The Ministry of Energy and the Ghana National Petroleum Corporation (GNPC) are tight-lipped over the terms and circumstances under which the latter, came to acquire full ownership of Western Telesystems (Ghana) Limited (Westel), the second national telecommunications operator.
The Minister of Energy, Professor Mike Oquaye, indicated to The Chronicle last week that government had supported GNPC to acquire ACG Telesystems' 66% shareholders in Westel, but would not say in what form that support had come.
An undated press release signed by the Board chairman of GNPC, Mr. S. Sekyere-Abankwa, who is also the Managing Director of Prudential Bank had announced the oil corporation's complete ownership of Westel but without details.
The Managing Director (MD) of GNPC, Mr. Moses Boateng, who was the first to be contacted by the paper, shied away from the reporter, referring all Westel matters to the Board Chairman.
After several weeks of fruitless attempts to get the GNPC Board chairman to respond to questions on the transaction, Prof. Oquaye, also a Bible-thumping Baptist Minister and political scientist, confirmed that 10 million dollars had been the acquisition price, but would not confirm whether Bank of Ghana had been the source of funding, except to say that the acquisition could have been by a credit facility.
Asked about the source of funding, he noted that government raises money for every good cause and that this was the situation in the case of GNPC's acquisition.
On why GNPC, which, since 2001 was supposed to be concentrating on its core business of oil exploration, would now fully own a telecom facility, Prof. Oquaye noted that the opportunity to buy came out of an international arbitration, initiated by its previous partners, Western Wireless Limited (WWI), following a dispute with the government.
It was therefore negotiated out of the arbitration settlement to buy them off at the sum of US$10million, which government accordingly supported GNPC to acquire.
He stressed that government intends to sell it, with the hope that it would realize some US$60 million back for it to be sold to a reputable international operator who would operate the facility along international standards.
He disclosed that the 33% shares of government even before the acquisition would also be sold later on the stock market to the general public, when "as a result of the company being in operation, the share value would then have gone up and government would even make more money from that particular transaction."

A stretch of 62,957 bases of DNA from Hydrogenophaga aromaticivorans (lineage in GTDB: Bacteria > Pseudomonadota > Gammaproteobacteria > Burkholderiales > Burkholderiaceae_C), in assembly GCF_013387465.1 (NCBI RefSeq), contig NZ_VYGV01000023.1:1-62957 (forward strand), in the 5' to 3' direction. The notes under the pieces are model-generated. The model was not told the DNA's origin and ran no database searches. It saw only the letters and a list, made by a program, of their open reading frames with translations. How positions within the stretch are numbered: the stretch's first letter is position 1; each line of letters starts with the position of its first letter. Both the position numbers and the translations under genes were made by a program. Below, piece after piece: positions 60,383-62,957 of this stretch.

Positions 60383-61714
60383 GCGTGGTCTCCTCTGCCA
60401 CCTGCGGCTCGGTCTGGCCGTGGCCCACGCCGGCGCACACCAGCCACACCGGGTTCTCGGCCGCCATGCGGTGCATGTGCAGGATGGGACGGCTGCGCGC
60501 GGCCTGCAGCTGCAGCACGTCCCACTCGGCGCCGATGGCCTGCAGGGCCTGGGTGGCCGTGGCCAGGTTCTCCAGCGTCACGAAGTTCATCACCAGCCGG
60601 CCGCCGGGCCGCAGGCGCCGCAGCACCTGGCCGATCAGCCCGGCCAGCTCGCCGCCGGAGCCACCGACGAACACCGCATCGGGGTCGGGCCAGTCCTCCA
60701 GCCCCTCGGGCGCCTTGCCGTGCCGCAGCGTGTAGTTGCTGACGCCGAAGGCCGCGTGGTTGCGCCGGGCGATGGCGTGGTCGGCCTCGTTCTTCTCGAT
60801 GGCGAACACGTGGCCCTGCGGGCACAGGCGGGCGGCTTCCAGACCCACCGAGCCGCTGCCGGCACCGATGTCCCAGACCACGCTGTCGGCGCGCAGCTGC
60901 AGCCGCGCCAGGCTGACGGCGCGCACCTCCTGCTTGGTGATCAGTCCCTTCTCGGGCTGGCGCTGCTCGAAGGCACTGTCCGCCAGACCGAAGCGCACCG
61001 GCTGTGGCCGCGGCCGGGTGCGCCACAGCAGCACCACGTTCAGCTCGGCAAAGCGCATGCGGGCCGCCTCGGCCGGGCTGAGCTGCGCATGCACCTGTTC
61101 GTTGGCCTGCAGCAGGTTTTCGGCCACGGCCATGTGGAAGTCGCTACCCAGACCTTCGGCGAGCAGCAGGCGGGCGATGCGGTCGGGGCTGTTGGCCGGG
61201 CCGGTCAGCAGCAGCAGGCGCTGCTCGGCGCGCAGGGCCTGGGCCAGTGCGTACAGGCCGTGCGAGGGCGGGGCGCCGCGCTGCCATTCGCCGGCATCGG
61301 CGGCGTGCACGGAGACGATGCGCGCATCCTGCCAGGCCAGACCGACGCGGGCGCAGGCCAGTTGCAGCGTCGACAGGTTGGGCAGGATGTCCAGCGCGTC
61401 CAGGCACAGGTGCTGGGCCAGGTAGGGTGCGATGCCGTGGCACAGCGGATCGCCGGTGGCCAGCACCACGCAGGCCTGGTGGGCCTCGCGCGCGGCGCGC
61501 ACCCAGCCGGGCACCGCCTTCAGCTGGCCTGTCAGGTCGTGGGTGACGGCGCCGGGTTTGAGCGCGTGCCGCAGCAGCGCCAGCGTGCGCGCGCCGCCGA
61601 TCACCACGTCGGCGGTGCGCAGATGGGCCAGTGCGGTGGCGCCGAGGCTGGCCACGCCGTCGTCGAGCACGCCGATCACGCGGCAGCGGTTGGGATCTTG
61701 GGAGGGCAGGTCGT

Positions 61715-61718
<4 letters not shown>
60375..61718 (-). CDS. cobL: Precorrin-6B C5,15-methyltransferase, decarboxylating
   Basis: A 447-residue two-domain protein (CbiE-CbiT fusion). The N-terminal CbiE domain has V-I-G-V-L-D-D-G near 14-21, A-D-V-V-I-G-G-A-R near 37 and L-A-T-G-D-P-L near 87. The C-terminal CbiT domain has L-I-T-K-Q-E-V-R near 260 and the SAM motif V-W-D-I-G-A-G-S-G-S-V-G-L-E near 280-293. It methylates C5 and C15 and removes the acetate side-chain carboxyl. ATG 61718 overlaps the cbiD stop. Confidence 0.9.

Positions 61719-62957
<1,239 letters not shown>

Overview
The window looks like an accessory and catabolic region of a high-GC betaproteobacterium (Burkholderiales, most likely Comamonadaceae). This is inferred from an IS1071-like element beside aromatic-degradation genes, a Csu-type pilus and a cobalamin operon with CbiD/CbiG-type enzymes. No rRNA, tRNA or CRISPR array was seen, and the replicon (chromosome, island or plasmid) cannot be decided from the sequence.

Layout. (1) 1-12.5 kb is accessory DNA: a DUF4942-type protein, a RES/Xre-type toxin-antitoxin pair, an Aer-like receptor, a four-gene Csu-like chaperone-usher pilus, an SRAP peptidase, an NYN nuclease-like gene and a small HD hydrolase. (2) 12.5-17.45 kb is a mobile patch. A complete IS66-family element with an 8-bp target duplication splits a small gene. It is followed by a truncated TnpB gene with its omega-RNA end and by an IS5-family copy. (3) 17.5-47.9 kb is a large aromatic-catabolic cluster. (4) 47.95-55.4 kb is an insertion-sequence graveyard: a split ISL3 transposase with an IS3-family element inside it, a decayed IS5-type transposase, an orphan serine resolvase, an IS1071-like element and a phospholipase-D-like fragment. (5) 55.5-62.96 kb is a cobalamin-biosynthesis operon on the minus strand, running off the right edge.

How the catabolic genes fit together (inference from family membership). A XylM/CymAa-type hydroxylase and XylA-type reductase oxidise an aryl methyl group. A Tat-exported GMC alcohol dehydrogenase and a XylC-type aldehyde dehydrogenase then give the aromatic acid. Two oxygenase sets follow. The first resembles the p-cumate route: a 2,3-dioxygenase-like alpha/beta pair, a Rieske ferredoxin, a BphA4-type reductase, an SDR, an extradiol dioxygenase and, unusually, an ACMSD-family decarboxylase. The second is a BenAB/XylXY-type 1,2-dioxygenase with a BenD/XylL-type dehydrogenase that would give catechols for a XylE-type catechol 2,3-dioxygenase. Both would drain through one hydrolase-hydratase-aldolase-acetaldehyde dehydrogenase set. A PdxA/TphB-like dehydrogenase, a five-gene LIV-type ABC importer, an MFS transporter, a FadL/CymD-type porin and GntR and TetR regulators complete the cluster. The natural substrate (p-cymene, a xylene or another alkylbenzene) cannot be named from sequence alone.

According to him, if everything went well for the shares to be sold at the targeted US$60million, that would mean a profit to the government and people of Ghana, and this would encourage the privatization drive.
Asked whether this acquisition was budgeted for, he said, "If we allowed this case to go on and Government of Ghana had a judgement against it for US$20million or US$30million, it is not something that we budgeted to go and pay".
This he said is because we owed and that we needed to fulfil the terms of payment, since in default Ghanaian assets abroad could be seized, stressing, "These issues are not necessarily budgetary, but are matters that had to be dealt with prudently as and when they occur."
The minister was not forthcoming on who had approved the purchase, saying, "We are still in the middle of a number of negotiations, which we believe must take place in order for us to make good value and for that matter, these are not some of the things that at such a stage you would want to talk too much about, otherwise we always spoil things for ourselves".
These things, he said require a lot of prudence in order not for people to shy away from them as a matter of bad publicity, saying that there are many reputable people who respect themselves and would not want to have anything to do with slinging mud.
"In that case, we have not reached the stage, whenever we reach a stage where certain approvals are required, they would be taken," he noted.
Professor Oquaye further noted that unlike in previous times government had asked management to concentrate on its core business of oil exploration. That he said, does not mean disposing of those goods but working on them for a better value for the country.
"They are very delicate negotiations which should not be done by way of calling the dog a bad name and hanging it."
Prof. Oquaye would not disclose to The Chronicle the stage of discussions with MTN, nor comment about a November 2000 MOU the Tsatsu Tsikata administration had signed, providing for MTN to take the place of Western Wireless Inc (WWI) as technical partner in Westel.